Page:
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Vintage Girls are Taking Over TikTok

People always look at you when you dress up, especially when you dress up in period clothing. They stare. Sometimes they make weird, judgemental faces when I wear a-line dresses, as if my clothing choices affect them in any way. I’ve always hoped for a community where my vintage style of dressing would be celebrated; I knew other girls like me existed, but I'd never seen them. However, this year, that changed.

There’s a subculture of women (and men) who don’t feel comfortable or confident in the styles of 2020. Instead, they look to historic actresses like Grace Kelly, Twiggy, or Elizabeth Taylor for fashion inspiration. I’ve always wanted to be one of the women who call themselves “vintage girls,” but it’s quite difficult to replace your entire wardrobe with pieces of a fairly niche style.

Vintage-inspired Instagram influencers already existed, mostly posing staged photos on the platform. However, now there are also  sophisticated, adult women making videos of their lives as vintage girls, especially on TikTok. In my opinion, an Instagram post feels less personal, more posed and disingenuous, than an Instagram reel or TikTok. 

When I looked at photos posted by “vintage” girls, I always asked myself: did they dress like that all the time, or did they just dress up for photo-ops at a soda shop? However, TikTok has shown me that, yes, a lot of women really dress vintage during their everyday lives, even if it’s just to go grocery shopping.

On TikTok, I’ve seen step-by-step dress-up guides for all audiences; these influencers not only cater their content for the general public, but also for people like me, who want to be like them. TikTokers have shown me where to buy corsets, stockings, and other “hidden” vintage accessories. One fashion historian and blogger, EternalGoddess.Uk,  dispels corset myths on social media. Don’t shame someone for wearing a corset! In case you didn’t know, corsets, when worn properly, aren’t unhealthy, nor do they “move your ribs.”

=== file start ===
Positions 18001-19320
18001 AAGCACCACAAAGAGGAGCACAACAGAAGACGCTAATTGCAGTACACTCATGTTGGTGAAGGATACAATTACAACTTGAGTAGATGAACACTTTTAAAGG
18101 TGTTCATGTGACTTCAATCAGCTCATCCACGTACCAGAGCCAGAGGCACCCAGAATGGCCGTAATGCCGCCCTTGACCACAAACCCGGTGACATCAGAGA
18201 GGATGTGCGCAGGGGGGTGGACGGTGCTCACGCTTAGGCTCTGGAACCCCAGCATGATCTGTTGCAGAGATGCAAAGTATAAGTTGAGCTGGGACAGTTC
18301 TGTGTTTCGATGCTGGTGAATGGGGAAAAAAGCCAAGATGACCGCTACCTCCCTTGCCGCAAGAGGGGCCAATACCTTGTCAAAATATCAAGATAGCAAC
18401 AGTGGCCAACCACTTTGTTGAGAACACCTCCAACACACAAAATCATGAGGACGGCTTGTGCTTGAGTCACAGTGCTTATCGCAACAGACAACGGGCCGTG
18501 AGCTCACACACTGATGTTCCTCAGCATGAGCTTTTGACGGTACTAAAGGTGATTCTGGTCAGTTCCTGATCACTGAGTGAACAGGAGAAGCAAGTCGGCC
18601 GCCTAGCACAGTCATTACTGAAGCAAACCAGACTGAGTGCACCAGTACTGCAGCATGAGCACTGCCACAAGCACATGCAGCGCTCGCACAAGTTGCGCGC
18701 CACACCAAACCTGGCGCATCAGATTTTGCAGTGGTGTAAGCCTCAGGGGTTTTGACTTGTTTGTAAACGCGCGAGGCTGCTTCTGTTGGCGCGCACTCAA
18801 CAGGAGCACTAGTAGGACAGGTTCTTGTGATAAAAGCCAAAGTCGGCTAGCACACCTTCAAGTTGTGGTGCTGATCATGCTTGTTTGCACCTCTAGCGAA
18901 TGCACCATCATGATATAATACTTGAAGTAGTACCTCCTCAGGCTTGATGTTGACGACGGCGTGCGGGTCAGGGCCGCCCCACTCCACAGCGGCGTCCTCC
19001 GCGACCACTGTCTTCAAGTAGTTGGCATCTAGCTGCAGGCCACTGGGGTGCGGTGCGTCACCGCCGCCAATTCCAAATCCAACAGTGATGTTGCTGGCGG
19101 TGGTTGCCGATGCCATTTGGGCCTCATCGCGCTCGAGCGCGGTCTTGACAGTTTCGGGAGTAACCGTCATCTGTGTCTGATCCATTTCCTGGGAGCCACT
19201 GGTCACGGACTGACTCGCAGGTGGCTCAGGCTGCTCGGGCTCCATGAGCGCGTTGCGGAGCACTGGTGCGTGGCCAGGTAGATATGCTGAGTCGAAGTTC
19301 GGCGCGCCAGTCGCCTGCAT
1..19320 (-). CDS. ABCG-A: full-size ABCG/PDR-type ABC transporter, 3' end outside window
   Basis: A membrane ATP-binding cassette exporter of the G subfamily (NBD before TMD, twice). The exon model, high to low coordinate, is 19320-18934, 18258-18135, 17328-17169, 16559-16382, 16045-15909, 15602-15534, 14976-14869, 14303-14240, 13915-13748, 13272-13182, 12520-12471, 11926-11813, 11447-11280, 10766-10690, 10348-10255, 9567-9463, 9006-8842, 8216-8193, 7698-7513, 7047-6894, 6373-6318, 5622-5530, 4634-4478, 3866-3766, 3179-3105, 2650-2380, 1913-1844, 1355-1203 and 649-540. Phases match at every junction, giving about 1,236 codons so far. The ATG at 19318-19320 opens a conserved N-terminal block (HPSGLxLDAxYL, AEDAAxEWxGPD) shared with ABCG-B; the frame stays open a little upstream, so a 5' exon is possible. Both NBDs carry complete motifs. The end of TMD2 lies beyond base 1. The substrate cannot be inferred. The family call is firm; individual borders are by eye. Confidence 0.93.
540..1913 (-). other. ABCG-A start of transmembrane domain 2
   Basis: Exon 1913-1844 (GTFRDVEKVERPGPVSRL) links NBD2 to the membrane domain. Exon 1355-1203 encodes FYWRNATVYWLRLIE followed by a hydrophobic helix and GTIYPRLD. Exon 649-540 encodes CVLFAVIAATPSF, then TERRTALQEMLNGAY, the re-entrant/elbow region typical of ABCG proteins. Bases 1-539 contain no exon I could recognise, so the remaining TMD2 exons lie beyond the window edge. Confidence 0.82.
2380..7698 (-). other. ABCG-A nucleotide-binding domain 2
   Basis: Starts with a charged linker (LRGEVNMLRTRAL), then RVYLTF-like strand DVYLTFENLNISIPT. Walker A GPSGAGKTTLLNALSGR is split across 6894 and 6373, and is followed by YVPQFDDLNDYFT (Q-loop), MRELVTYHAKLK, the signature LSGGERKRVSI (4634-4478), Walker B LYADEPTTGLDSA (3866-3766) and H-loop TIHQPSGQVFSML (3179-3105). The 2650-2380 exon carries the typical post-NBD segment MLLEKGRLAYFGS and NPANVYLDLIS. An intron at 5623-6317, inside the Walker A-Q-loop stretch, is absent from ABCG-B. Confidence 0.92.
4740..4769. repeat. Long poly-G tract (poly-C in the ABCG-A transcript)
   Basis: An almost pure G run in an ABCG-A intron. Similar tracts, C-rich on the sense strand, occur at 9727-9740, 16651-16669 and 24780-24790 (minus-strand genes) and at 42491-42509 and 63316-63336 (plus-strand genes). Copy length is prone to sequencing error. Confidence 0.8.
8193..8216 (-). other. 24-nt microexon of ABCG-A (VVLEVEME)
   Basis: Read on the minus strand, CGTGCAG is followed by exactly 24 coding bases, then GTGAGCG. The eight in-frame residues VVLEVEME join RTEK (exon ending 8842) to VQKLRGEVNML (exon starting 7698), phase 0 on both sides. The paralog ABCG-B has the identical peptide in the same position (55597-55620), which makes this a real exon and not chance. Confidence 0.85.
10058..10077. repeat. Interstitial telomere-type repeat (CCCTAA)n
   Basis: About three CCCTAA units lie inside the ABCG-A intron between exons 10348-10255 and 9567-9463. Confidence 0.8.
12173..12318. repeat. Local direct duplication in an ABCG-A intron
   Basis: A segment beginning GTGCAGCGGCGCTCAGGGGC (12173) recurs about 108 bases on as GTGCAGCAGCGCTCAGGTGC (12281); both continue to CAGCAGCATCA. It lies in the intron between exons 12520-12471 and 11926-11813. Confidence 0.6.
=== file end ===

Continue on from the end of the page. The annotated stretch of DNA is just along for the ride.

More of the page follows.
The TikTok/Instagram community of vintage girls has also expanded to exemplify a variety of historic eras. EmilyRiboflavin, a self-proclaimed flower child, uses her Instagram to cheekily remind people that being a 60’s vamp or hippie is more than a Halloween costume; it’s her full time identity. Another Instagram model, Jasmine Chiswell, has taken her vintage life to a beautiful extreme: she dresses and lives like Marilyn Monroe. She even lives in Monroe’s former home. After seeing these women on social media, I feel more confident in dressing how I want without fearing judgement or feeling like I’m wearing a costume. 

As I’ve delved further into the realm of vintage TikTok/reels, I’ve found smaller, more independent influencers. These women show off how their collections of vintage clothing and accessories have grown through the decades. Biddy Stanford has shown me that your wardrobe grows with you – contemporary clothing I buy today can still give off a vintage feel and will someday actually be truly vintage. Not owning “real” pieces doesn’t exclude me from this community. I can buy vintage remakes from Collectif or Modcloth or even pick up pieces from Target, as long as I make them fit my aesthetic. 

TikTok has shown me that there’s a community of women like me, a place where I can fit in. TikTok and Instagram vintage girls offer advice and positivity – apparently, everyone in the vintage girl community relates to not wanting people to ask where you’re going all dressed up. There’s no gatekeeping – just a love of clothing they want to share with vintage-lovers and trendy dressers alike. Instagram reels and TikTok have provided creators with the perfect medium to offer a more personal glimpse into their wardrobes and the reasons they love vintage.

Christina is a senior at UPenn studying English. When she isn't reading books, quoting Gatsby, or singing show tunes, wishing she could hit those highs like Patti LuPone, she is definitely annoying people by correcting their grammar.
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